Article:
Editorial: Projections for drug costs a mixed bag for plan sponsors

Our clients have seen average OVERALL benefit plan rate increases (including all benefits, not just drugs) of less than 4.5% over the past 15 years.  2017 brought some higher increases averaging 7.5% (partly due to aging) but according to the article below, we may see the rate of increase slow again over the coming year.

According to projections released by Aon Hewitt in December, costs for extended health-care plans will likely rise by six per cent in 2018. After inflation of 2.1 per cent, the net projected cost increase is 3.9 per cent. That’s down measurably from an overall cost increase of eight per cent in 2017 and a net rise of 6.1 per cent. And the numbers compare well to the global gross cost increase of 8.4 per cent.  For Article CLICK HERE

Seminar to help staff navigate prescription drug claim issue

My association (Canadian Group Insurance Brokers – CGIB.CA) is holding a seminar for brokers, insurers and employers on Wednesday February 28th from 8 am until noon in Vaughan.  Tickets are $175 but FREE to Mainstay clients.  We have a limited number of seats available, so if you are interested in attending, please send me an e-mail before THIS Friday at 5pm to hold a spot.  Details are below…

Employees are asking employers questions when; a claim is not paid, a generic drugs is substituted for brand, Prior Authorization questions are asked, there are delays in dispensing their drugs, or they are told that drugs will only be paid for and dispensed by certain pharmacies.

Clients are often faced with an employee that says “you can’t make me take these pills, or tell me where to shop”. We’ll help provide you with the right answer to share that will help to deal with those conversations quickly and efficiently.  The presentations also cover; navigating the “system” to help support staff, identifying tools that are available to assist employees, as well as patient support programs that can improve health outcomes.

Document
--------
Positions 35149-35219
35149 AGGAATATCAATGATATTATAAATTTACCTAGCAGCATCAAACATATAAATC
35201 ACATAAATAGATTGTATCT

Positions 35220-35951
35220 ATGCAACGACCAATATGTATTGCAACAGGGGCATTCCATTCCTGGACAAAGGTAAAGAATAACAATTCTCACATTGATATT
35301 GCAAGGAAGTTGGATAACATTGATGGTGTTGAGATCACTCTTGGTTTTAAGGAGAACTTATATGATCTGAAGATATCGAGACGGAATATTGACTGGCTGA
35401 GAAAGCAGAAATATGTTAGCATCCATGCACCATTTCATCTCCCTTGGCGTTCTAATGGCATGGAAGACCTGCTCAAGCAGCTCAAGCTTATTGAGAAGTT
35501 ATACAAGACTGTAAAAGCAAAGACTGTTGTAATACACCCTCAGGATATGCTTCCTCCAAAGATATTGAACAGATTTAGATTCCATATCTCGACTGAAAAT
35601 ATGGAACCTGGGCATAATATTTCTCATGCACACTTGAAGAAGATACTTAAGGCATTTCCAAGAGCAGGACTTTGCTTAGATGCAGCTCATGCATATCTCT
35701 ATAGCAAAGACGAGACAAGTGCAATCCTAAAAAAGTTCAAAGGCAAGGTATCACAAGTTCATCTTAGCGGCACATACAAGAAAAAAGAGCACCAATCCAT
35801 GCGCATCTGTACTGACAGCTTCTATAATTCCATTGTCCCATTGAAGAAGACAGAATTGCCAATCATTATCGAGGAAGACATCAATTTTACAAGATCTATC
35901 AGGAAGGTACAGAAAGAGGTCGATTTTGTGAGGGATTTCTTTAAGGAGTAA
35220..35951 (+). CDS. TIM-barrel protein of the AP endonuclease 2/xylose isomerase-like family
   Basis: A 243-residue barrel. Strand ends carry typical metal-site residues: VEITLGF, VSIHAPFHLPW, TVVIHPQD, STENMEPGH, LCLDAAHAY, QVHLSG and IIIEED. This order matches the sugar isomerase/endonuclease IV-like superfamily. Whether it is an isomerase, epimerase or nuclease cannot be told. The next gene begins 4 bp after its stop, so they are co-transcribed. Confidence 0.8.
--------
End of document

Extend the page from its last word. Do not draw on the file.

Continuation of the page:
Information and directions are below.  But let us know if you’re interested, and we’ll book a spot at no charge to you.


Have a youth that has a drug claim declined?

We have had some feedback from clients (very few) that their employees with dependent children age 24 and under are having issues with the new OHIP+ program.  This issue is caused when someone under age 25 is using what is called an EAP drug.  In the past, these drugs would normally be covered by the private employer benefit plan. The province is now covering this with OHIP+ as of January 1st, 2018.  This means that the private plans will NOT pay for these drugs until the province has declined coverage.

There is more information on the provincial website link below, as well as the list of the over 1000 EAP Drug ID Numbers (DINS) that need special application forms completed…



A look at the five-year forecast for drug plan cost increases

Employers will see private drug plan costs rise by about six per cent annually over the next five years, according to a prediction by a health-care research company.

Brad Millson, principal of health access and outcomes at IQVIA, presented the results of his firm’s 2017-21 forecast, produced in partnership with Innovative Medicines Canada, at Benefits Canada’s 2017 Face-to-Face Drug Plan Management forum on Dec. 14.

Ontario’s Bill 177 Brings Big Changes for Employer’s Workplace Safety Obligations

Close on the heels of the sweeping changes brought about by Bill 148, the Ontario government has enacted another set of changes to Ontario’s employment laws. Bill 177, the Stronger, Fairer Ontario Act (Budget Measures), 2017, is omnibus legislation that affects a number of Ontario statutes, including the Occupational Health and Safety Act (OHSA), as well as transitional updates to the Workplace Safety and Insurance Act, 1997 (WSIA).



A decision of the Ontario Divisional Court helps answer questions on how employers can handle employee medical notes or doctor’s recommendations that don’t seem quite right. In ‘Ontario Employers’ Right To Request Independent Medical Examinations’ at the Benefits and Pensions Monitor website, Laurie Jessome, a partner specializing in employment law and chair of the advocacy group at Cassels Brock, explains how in Bottiglia v. Ottawa Catholic School Board, 2017, the Divisional Court says employers do not need legislative or contractual authority to require that an employee submit to an independent medical examination as long as they have reasonable and bona fide grounds for requesting the examination.

excerpt from Benefits and Pension Monitor – ONLINE